As the light shone upon it the dog crouched affrightedly, and,
glancing in Seton's direction, revealed its teeth. He saw that it was
covered with mud from head to tail, presenting a most woe-begone
appearance, and the mystery of its presence there came home to him

It was a toy spaniel of a breed very popular among ladies of fashion,
and to its collar was still attached a tattered and muddy fragment of

The little animal crouched in a manner which unmistakably pointed to
the fact that it apprehended ill-treatment, but these personal fears
had only a secondary place in its mind, and with one eye on the
intruder it continued to scratch madly at the floor.

Seton acted promptly. He snapped off the light, and, replacing the
lamp in his pocket, stepped into the building and dropped down upon
his knees beside the dog. He next lay prone, and having rapidly
cleared a space with his sleeve of some of the dirt which coated it,
he applied his ear to the floor.

In spite of that iron control which habitually he imposed upon
himself, he became aware of the fact that his heart was beating
rapidly. He had learned at Leman Street that Kerry had brought Mrs.
Irvin's dog from Prince's Gate to aid in the search for the missing
woman. He did not doubt that this was the dog which snarled and
scratched excitedly beside him. Dimly he divined something of the
truth. Kerry had fallen into the hands of the gang, but the dog,
evidently not without difficulty, had escaped. What lay below the

Holding his breath, he crouched, listening; but not a sound could he

"There's nothing here, old chap," he said to the dog.

Responsive to the friendly tone, the little animal began barking
loudly with high staccato notes, which must have been audible on the
Surrey shore.

Seton was profoundly mystified by the animal's behavior. He had
personally searched every foot of this particular building, and was
confident that it afforded no hiding-place. The behavior of the dog,
however, was susceptible of only one explanation; and Seton
recognizing that the clue to the mystery lay somewhere within this
ramshackle building, became seized with a conviction that he was being

Standing upright, he paused for a moment, irresolute, thinking that he
had detected a muffled shriek. But the riverside noises were
misleading and his imagination was on fire.

That almost superstitious respect for the powers of Sin Sin Wa, which
had led Chief Inspector Kerry to look upon the Chinaman as a being
more than humanly endowed, began to take possession of Seton Pasha. He
regretted having entered the place so overtly, he regretted having
shown a light. Keen eyes, vigilant, regarded him. It was perhaps a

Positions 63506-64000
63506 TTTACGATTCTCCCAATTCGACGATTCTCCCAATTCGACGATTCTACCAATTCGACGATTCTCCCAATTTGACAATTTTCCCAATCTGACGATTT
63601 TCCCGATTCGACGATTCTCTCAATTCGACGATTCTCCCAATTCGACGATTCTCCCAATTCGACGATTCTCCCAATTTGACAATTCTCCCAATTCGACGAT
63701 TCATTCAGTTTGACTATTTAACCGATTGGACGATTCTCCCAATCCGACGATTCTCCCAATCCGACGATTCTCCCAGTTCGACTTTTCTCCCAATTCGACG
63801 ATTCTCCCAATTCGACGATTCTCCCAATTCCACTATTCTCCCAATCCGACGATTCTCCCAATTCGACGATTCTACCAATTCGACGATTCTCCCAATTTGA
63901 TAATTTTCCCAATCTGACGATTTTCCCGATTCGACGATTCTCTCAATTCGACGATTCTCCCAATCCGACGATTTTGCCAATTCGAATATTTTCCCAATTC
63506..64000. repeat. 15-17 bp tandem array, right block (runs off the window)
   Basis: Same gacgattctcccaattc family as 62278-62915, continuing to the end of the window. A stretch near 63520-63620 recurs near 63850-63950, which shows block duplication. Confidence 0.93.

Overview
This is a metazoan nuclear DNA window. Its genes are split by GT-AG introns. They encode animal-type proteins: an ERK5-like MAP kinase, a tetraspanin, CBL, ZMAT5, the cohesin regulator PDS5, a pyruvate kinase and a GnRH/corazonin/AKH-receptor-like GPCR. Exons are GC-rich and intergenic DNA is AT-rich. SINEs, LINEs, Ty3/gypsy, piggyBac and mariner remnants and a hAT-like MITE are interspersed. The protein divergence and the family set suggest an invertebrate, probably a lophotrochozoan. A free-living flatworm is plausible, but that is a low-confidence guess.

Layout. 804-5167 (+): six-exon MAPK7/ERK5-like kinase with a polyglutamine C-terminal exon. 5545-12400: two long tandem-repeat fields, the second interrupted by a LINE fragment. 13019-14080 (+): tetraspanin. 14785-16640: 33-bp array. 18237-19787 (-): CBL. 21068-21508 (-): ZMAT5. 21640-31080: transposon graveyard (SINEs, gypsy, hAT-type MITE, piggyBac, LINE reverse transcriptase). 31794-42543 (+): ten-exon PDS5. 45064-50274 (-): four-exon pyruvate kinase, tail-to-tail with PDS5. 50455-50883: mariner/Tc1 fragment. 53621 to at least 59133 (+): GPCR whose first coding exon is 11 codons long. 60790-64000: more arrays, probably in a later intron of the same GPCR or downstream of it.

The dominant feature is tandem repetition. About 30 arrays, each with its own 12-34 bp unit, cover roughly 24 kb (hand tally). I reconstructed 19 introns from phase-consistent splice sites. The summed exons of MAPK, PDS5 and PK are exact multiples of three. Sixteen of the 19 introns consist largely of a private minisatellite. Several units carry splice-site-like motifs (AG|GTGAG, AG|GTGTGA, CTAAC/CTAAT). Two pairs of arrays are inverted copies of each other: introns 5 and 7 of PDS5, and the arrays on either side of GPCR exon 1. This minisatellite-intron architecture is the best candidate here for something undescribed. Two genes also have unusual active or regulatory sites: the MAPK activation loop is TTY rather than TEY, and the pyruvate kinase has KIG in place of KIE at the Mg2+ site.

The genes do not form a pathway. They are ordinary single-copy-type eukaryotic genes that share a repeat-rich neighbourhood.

delusion, bred of the mournful night sounds, the gloom, and the
uncanny resourcefulness, already proven, of the Kazmah group. But it
operated powerfully.

Theories, wild, improbable, flocked to his mind. The great dope cache
lay beneath his feet--and there must be some hidden entrance to it
which had escaped the attention of the search-party. This in itself
was not improbable, since they had devoted no more time to this
building than to any other in the vicinity. That wild cry in the night
which had struck so mournful a chill to the hearts of the watchers on
the river had seemed to come out of the void of the blackness, had
given but slight clue to the location of the place of captivity.
Indeed, they could only surmise that it had been uttered by the
missing woman. Yet in their hearts neither had doubted it.

He determined to cause the place to be searched again, as secretly as
possible; he determined to set so close a guard over it and over its
approaches that none could enter or leave unobserved.

Yet Kismet, in whose omnipotence he more than half believed, had
ordained otherwise; for man is merely an instrument in the hand of



The inner room was in darkness and the fume-laden air almost
unbreathable. A dull and regular moaning sound proceeded from the
corner where the bed was situated, but of the contents of the place
and of its other occupant or occupants Kerry had no more than a hazy
idea. His imagination supplied those details which he had failed to
observe. Mrs. Monte Irvin, in a dying condition, lay upon the bed, and
someone or some thing crouched on the divan behind Kerry as he lay
stretched upon the matting-covered floor. His wrists, tied behind him,
gave him great pain; and since his ankles were also fastened and the
end of the rope drawn taut and attached to that binding his wrists, he